41,798 reputation
7113195
bio website nohat.net
location San Jose, CA
age 34
visits member for 4 years
seen 42 mins ago

Full disclosure: I have a degree in linguistics, and so I am partial to descriptivist approaches to questions of usage. For me, assertions of correctness or incorrectness that are not reflective of actual usage are highly questionable.

I am a native speaker of American English.

My real name is David Friedland and my e-mail address is david.friedland@gmail.com. Feel free to contact me directly.


2h
comment When did it become correct to add an “s” to a singular possessive already ending in “‑s”?
@KonradViltersten looking at the date, it looks like it was during my two-week notice period after quitting my previous job and before starting my new one.
2d
awarded  Enlightened
2d
awarded  Nice Answer
2d
awarded  Good Answer
2d
comment Noun to describe a “typo-filled” letter
No offense, but if you can't be bothered to write complete sentences and fix typos in your e-mails, then you're being an e-mail boor. When I see a disclaimer like that at the bottom of messages, it's just a sign to me that my interlocutor is not just being rude accidentally, but that they've gone to the trouble of premeditating their boorishness. And if they've gone to trouble to use elegant language, curt, misspelled messages sting even more. My advice: never use an e-mail signature like that.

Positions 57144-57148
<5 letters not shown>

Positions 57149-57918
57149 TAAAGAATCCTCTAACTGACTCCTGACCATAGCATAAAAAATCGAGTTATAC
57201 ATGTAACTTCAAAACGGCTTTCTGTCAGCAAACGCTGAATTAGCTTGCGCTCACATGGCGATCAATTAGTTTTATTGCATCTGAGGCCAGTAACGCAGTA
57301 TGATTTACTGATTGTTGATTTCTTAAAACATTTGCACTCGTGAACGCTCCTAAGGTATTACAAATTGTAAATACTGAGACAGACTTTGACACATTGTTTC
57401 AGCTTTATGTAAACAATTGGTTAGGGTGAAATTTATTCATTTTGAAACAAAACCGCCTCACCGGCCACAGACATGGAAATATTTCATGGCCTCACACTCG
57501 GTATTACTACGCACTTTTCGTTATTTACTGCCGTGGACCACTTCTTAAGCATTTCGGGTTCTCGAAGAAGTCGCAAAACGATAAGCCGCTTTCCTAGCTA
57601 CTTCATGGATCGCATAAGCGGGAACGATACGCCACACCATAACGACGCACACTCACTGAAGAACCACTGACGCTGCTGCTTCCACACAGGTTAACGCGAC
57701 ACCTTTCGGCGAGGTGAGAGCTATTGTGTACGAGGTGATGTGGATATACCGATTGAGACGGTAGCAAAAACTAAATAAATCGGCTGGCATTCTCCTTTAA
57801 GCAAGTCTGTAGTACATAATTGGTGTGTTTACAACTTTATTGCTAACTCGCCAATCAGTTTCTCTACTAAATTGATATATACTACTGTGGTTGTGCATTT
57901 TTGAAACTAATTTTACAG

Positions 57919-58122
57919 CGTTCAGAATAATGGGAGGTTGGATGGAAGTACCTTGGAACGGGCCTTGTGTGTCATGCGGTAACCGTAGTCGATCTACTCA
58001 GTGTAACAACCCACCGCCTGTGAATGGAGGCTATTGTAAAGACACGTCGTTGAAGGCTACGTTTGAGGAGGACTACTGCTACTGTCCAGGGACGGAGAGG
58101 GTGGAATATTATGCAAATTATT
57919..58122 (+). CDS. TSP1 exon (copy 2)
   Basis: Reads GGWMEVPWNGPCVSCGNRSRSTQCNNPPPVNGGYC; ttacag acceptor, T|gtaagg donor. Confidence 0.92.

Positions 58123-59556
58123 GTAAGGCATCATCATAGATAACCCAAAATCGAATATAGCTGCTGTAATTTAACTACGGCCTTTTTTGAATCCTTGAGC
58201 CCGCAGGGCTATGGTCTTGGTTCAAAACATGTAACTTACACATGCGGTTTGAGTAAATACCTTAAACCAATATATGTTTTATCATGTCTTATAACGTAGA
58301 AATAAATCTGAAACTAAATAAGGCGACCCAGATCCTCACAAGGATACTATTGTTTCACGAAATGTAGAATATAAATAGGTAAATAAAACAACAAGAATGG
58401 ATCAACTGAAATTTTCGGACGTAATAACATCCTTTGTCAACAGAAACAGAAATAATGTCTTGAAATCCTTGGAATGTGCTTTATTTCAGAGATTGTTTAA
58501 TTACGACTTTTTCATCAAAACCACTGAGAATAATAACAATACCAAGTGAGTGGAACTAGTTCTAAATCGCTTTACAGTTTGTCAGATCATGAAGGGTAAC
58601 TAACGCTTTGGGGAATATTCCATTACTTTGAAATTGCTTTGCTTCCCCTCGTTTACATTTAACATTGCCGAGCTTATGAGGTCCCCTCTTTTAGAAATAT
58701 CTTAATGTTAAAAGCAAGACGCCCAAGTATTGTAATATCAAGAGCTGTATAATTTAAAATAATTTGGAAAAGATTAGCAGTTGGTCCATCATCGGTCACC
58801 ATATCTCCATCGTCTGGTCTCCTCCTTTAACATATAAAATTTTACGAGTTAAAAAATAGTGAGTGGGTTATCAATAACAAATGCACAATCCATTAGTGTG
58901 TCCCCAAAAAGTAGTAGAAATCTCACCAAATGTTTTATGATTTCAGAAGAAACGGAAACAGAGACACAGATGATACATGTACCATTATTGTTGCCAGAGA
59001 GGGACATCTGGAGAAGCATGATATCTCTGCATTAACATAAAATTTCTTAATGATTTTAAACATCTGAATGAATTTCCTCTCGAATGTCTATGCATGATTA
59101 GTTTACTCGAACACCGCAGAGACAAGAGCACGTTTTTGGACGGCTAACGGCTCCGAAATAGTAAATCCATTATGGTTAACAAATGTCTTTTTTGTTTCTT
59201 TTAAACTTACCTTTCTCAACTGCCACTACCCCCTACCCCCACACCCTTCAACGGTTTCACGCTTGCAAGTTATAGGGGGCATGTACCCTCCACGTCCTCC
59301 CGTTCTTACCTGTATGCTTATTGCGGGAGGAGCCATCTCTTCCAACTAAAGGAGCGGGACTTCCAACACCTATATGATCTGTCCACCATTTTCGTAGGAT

Aug
13
answered What is the origin of the suffix: 'ship'?
Aug
5
awarded  Yearling
Jul
31
comment Are focusing adverbs exceptions of adverb definitions?
@FumbleFingers but you're right--my example is misleading because single-word constituents can still be modified. I have removed that part of my answer.
Jul
31
revised Are focusing adverbs exceptions of adverb definitions?
deleted 95 characters in body
Jul
31
comment Are focusing adverbs exceptions of adverb definitions?
@FumbleFingers sure--where only is modifying the constituent "one other director"
Jul
31
answered Are focusing adverbs exceptions of adverb definitions?
Jul
29
awarded  Notable Question
Jul
29
awarded  Nice Answer
Jul
28
answered Is “since-folded (TV network)” an accustomed English word?
Jul
20
comment Shouldn’t we use “lots of” with plural nouns and “a lot of” with singular ones?
What would make something 'correct' or 'incorrect'?
Jul
20
comment When is it appropriate to end a sentence in a preposition?
@user3847 Yeah, well, you know, that’s just, like, your opinion, man.
Jul
17
comment use of being in a sentence
This answer glosses over the original question's point of confusion, which is that the "willing" in "willing to come" is not the present participle of the verb "will", but a separate word "willing" which is an adjective meaning here "inclined or favorably disposed in mind". To be clear, "I am willing to come" is not the present progressive of "I will to come" (which is not grammatical in modern English), but something more like "I am inclined to come" or "I am happy to come".
Jul
17
comment Are there any words in English pronounced with /eː/ which aren't spelt with a following “r”?
FWIW, in standard American English, the vowel of "yeah" is /æ/, the same as in "cat".
Jul
16
comment How do you pronounce “lithe”?
Live ends in a /v/ sound, as in "have". Lithe ends in a /ð/ sound, like "breathe".
Jul
16
revised Should we avoid a “double passive”?
"to be build" -> "to be built"